Meat free spaghetti bolognese

Meat free spaghetti bolognese

Easy Meat-free Spaghetti Bolognese    

6 oz. Lightlife Smart Ground original (1/2 of a 12 oz. package)
1 medium yellow onion, chopped
½ green pepper, chopped
½ cup sliced mushrooms
3 cloves garlic, minced
1 tsp. dried basil (or 1/2 cup chopped fresh)
1 tsp. dried parsley
1 tsp. dried oregano
¼ tsp. red pepper flakes
¼ tsp. ground pepper
1 24 oz. jar your favorite marinara sauce
Olive oil

1)      Add 1 or 2 tbsp. olive oil to  deep saucepan on medium-high heat. Add chopped onions and sauté about 7 minutes. Then add green pepper and sauté about another 5 minutes. Veggies should be tender. Stir in all spices.

2)      Add mushrooms and sauté about 5 minutes.

3)      Add minced garlic and stir in. Add smart ground and sauté an additional 5 minutes or so.

4)      Pour in marinara sauce. Bring to a quick boil , then reduce heat to simmer and simmer about 10 minutes.

5)      Serve over your favorite pasta. I used half-whole wheat/half regular spaghetti.

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If you love Asian take-out, but have trouble finding a vegetarian or healthier version, you’ll love this veg version of beef and broccoli. So good, you may find yourself craving it weekly – and that’s without any added MSG. So why phone for take-out when you can make such an awesome dish at home?

Mock Beef and Broccoli

Mock Beef and Broccoli

Mock Beef and Broccoli

16 Gardein brand mock beef tenders, cut in half
2 heads of broccoli, broken into florets
½ of a red pepper, cut into thin strips
½ cup of chopped bok choy (optional)
½ of a sweet onion, chopped
2 cloves of garlic, minced
3 tbsp. canola oil
2 tbsp. soy sauce

Sauce

1/3 cup low-sodium vegetable broth
¼ cup soy sauce
3 tbsp. sirachi sauce (or to taste)
½ tsp. sesame oil

1)    In large wok on medium-high heat, add canola oil and 2 tbsp. soy sauce. Add chopped onion and sauté about 5 minutes.

2)    Add the broccoli and sauté another 6-7 minutes, stirring occasionally.

3)    Add the bok choy and red pepper and sauté another 5 minutes or so.

4)    Add the minced garlic. Saute veggies until tender.

5)    Add the mock beef tenders and sauté a couple minutes more.

6)    Mix the sauce ingredients together in a separate bowl. Pour over the stir fry in the wok and stir together.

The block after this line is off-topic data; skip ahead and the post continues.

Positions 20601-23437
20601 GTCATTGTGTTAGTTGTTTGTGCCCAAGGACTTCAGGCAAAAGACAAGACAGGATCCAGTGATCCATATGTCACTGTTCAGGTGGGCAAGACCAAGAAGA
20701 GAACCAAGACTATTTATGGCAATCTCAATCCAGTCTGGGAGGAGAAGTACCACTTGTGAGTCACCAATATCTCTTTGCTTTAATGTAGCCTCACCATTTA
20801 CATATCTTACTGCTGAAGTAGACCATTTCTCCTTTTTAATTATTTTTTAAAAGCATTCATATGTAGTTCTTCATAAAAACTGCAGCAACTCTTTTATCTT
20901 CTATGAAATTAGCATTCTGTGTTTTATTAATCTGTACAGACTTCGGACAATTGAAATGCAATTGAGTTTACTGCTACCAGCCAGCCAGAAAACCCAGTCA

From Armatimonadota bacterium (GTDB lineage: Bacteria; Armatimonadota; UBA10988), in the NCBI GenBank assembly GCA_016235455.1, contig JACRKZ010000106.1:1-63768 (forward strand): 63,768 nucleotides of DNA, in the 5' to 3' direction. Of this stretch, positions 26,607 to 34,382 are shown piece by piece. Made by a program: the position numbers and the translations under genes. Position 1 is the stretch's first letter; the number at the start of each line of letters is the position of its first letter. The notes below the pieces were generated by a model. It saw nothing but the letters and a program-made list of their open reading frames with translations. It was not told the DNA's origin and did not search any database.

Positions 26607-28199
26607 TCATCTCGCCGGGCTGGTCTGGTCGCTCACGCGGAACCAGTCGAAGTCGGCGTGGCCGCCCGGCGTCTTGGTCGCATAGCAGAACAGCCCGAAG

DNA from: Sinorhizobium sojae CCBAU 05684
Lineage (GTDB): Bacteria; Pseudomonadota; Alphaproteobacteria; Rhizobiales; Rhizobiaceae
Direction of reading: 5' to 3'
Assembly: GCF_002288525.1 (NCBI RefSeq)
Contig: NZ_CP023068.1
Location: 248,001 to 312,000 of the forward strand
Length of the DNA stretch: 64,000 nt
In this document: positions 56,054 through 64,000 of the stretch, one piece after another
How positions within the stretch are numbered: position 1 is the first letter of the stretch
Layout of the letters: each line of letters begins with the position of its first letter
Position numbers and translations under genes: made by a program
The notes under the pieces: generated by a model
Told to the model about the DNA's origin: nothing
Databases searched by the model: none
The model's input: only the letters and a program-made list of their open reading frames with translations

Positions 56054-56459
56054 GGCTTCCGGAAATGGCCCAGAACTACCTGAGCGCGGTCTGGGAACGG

7)    Serve with brown rice. Yum!

Serves Two.

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Last weekend I went to a fabulous hole in the wall restaurant in Virginia Beach called the Mayflower Cafe. It features Turkish/Mediterranean food. My mom, who is a picky eater, and both of my nieces, who can be picky at times also, were really happy with their meals. I ordered eggplant stewed with tomatoes served with rice pilaf. I had some leftovers and decided to make a lentil dish to go with them. In keeping with the Turkish theme, I looked up some different recipes and put together my version of Turkish lentils.  Turned out great.

Turkish Lentils and Carrots

Turkish Lentils and Carrots

Turkish Lentils with Carrots

1 cup of lentils (I used green lentils)
3  cups water or low sodium veggie broth
1 medium yellow onion, sliced thin
3 carrots, peeled and chopped
3/4 cup chopped kale (optional)
1 clove garlic, minced
1 tsp. paprika
¼ tsp. cayenne pepper
¼ tsp. black pepper
Low sodium salt, to taste
Olive oil

1)      Put lentils and water or broth in a medium-sized kettle. Bring to a boil, immediately reduce heat and simmer covered for about 25-30 minutes (until lentils are tender but not mushy).

2)      Meanwhile, add a couple of tbsp. of olive oil to a deep, large skillet. Add sliced onion and carrots (and kale, if you decide to add it) and sauté until onion is nicely caramelized  and carrot is tender– about 15 minutes.

3)      Add minced garlic and spices and sauté a few minutes.

4)      When lentils are done, drain any excess liquid and add them to the skillet. Stir everything together and cook another 5 minutes or so to marry the flavors.

Makes 4 or 5 good sized servings. Serve as a main dish with quinoa or brown rice. Spinach, kale or other greens served alongside the lentils and rice makes for a delicious and healthy meal. A little garlic naan rounds it all out.

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Enchiladas from a Mexican restaurant can’t compare with these homemade enchiladas. They come out of the oven ooey gooey, but much lower in fat and salt than the restaurant version. And they are also packed with nutritious beans, lycopene-rich tomato sauce and spices. My mom has made this casserole for special occasions for years, and now I’m making it too. Try it once and it might become part of your family’s traditions too.

Mom's Homemade Bean Enchiladas

Mom's Homemade Bean Enchiladas

Mom’s Homemade Bean Enchiladas

2 cans refried beans OR 2 cans pinto beans (mashed)
1 medium onion chopped
2 tsp. Chile powder
1/4 cup grated low-fat cheddar (or Mexican blend) cheese or daiya vegan cheddar
12 flour or whole wheat large tortillas
1/2 lb. grated low-fat cheddar (or Mexican blend) cheese or daiya vegan cheddar

SAUCE FOR ENCHILADAS
2 cups tomato sauce (two 8 oz. cans)
2 cups water
4 tsp. dried minced onions
1/2 tsp. salt
1/2 tsp garlic powder
1 tsp. Chile powder

Preheat oven to 350 degrees.

1) Mix the first four ingredients together.

2) Simmer sauce ingredients together.

3) Spoon bean mixture into tortilla shell, add tsp. of sauce, and sprinkle with cheese.

4) Roll tortilla and place each in long baking dish. Pour remaining sauce over rolled tortillas. Sprinkle with remaining grated cheese.

5) Cover and bake at 350 degrees for 25 minutes. Serve with chopped tomatoes, lettuce, sour cream, sliced avocado, black olives and/or salsa.

Serves 5 or 6.